• Identify GHG (Greenhouse Gas Emissions) reduction opportunities, set reduction targets, and track performance.’

Identify GHG “hot spots” in any media planning and prioritise reduction efforts across the way you buy media. Track these targets and report GHG performance over time.

Marketing Carbon Emission Measurement does not have to be just another cost

A good example to explain how knowledge of carbon emissions in marketing is useful, it’s worth having a closer look at an old case study for the then Forster’s Group.

It demonstrates the importance of including carbon emissions from advertising expenditure in any claim of carbon neutrality or in today’s Net Zero Targets. It also shows that by measuring and interrogating these emissions that they can be reduced.

An issue arose when the company was claiming to have measured all the carbon emissions and then offset them from the production and distribution of a new ‘Green’ beer, ‘Cascade Green’, to claim the ‘Greenhouse Friendly’ accreditation.

The entire marketing strategy was premised on the claim that this was the first 100% carbon neutral beer. Unfortunately, while an initial boundary of carbon measurement was drawn around the production and distribution of the product covering all scope 1 & 2 and transport in scope 3, the marketing of this beer was excluded from this boundary. It’s very difficult to sell a new beer with a unique proposition (first carbon-neutral beer) without telling the beer drinkers of the land about it!

So, under the watchful eye of the ACCC (Australia’s consumer watchdog), there was a need to ensure all aspects of the product had been measured including the advertising.

We carried out a review of the media and production buy and applied the appropriate carbon measurements and reports. An independent auditor, who was helping the client comply with the strict guidelines oversaw this, verified our marketing emissions calculations adding them to the offset requirements to completely neutralise the beer.

While this enabled the client to be able to comply with the legislative requirements, the carbon offsets were a cost to the business. Fortunately, the value of measuring at a micro-level was the detail of understanding across the various media channels.

The creative idea for the campaign included lavish outdoor supersites which were covered in real plants and trees. Looked great but come sundown, to ensure the messaging could be seen 24 hours a day, these posters were floodlit. A standard and desirable requirement if the nocturnal beer drinkers of the land were going to see the ads.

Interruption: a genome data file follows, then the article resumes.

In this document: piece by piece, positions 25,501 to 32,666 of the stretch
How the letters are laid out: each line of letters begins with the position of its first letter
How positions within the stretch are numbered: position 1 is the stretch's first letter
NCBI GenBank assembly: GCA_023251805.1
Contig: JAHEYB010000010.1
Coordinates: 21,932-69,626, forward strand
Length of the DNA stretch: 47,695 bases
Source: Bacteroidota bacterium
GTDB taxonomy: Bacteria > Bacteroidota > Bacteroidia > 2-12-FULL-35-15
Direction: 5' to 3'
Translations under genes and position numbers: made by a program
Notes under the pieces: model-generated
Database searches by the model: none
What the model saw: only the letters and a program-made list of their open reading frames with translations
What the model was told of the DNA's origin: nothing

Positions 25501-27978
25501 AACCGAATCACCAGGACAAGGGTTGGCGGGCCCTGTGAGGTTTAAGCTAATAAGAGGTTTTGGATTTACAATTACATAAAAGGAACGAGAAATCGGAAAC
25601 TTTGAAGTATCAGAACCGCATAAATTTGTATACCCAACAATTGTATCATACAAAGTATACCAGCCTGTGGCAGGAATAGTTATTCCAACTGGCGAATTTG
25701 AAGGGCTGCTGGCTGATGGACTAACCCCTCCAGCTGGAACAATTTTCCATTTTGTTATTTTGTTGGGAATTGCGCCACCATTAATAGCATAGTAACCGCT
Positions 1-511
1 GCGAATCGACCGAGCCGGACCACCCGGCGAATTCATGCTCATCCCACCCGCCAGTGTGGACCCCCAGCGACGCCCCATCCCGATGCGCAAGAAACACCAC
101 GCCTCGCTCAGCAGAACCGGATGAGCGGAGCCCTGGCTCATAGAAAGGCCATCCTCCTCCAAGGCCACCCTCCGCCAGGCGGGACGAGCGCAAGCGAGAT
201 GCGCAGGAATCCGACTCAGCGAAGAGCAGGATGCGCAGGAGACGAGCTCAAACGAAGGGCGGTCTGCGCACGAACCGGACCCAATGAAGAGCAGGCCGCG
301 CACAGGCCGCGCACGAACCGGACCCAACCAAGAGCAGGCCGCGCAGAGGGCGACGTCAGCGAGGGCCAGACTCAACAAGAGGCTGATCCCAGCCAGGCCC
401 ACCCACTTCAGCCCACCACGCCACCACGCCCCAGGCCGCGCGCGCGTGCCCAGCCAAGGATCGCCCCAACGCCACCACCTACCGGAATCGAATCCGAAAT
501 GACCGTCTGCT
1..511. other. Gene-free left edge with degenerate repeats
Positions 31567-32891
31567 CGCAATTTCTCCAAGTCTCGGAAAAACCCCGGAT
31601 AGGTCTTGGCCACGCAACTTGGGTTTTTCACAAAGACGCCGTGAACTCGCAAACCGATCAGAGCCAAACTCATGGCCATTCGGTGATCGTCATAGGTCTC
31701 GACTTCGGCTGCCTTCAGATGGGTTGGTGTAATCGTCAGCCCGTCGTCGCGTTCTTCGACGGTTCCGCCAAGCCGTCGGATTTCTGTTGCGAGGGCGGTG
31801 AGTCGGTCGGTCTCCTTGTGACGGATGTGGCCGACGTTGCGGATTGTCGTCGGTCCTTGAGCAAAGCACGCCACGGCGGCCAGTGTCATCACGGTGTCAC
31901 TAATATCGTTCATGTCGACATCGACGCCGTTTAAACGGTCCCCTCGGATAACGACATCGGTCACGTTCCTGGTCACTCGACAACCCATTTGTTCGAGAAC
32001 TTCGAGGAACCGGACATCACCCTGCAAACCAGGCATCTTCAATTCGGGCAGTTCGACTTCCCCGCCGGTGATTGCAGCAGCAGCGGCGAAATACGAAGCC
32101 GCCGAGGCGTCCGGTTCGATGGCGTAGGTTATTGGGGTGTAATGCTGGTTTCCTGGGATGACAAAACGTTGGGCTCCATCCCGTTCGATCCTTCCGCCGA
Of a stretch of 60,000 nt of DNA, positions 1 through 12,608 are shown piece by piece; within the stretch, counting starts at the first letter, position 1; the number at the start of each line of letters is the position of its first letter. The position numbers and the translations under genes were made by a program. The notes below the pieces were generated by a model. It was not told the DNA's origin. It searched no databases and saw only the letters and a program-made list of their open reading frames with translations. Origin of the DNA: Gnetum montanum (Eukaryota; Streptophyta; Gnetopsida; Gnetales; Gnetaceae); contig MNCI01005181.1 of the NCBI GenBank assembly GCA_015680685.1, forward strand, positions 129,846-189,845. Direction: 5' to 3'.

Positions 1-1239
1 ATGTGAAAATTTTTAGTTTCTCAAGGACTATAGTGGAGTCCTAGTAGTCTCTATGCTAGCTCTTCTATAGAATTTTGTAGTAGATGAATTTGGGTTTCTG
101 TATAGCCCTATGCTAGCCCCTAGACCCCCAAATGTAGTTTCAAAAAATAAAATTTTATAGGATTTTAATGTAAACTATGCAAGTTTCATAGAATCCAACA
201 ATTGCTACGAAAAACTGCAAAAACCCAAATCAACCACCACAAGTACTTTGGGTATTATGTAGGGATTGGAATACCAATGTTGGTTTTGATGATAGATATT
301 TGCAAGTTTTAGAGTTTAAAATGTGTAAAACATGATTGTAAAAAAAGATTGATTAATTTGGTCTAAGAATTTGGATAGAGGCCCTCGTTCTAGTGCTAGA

Unfortunately, these posters were the highest emitters of carbon (other channels were TVC, Radio, Online, Magazine and Newspaper) and so a large percentage of the total carbon offset cost. Fortunately, when this was discovered during the carbon reporting, the outdoor company was approached, and solar panels were quickly installed, and the emissions plummeted.

So, a good outcome. The brand values looked better- solar panels to run the floodlights; the total emissions came down- again better for the brand and importantly, the physical cost of carbon neutrality was reduced.

You can see that drawing a carbon measurement boundary around your business activity for the claim of Net Zero is not necessarily straight-forward. Including marketing expenditure, if it is an important part of your sales and brand strategy is also required. Fortunately, it can be undertaken in a positive way to reduce carbon without costing the earth.

Stay tuned for the third and final article in this series where we will cover ‘The dos and don’ts of marketing activity within Net Zero Targets’.

This final guide will help marketing professionals ensure that marketing spends, and importantly, the engagement strategy is aligned to the company’s environmental sustainability targets.

We will conclude by outlining the opportunities that are available to all forwarding thinking marketing practitioners. There are some big cost and reputational problems if this is not approached correctly. This includes why understanding at a micro level then lowering carbon emissions in your supply chain will lead to better targeting and therefore better value from your budget.

Is your marketing strategy aligned to your company’s sustainability policy? Do you measure and optimise your carbon emissions? Find out how we can help

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    Christopher Sewell is a TrinityP3 Business Director specializing in helping companies understand the environmental impact of their marketing spend. He is also the CEO of The Gaia Partnership who is building an on-line application ‘CO2counter’ to measure carbon emissions in all forms of marketing communications. Read his full bio here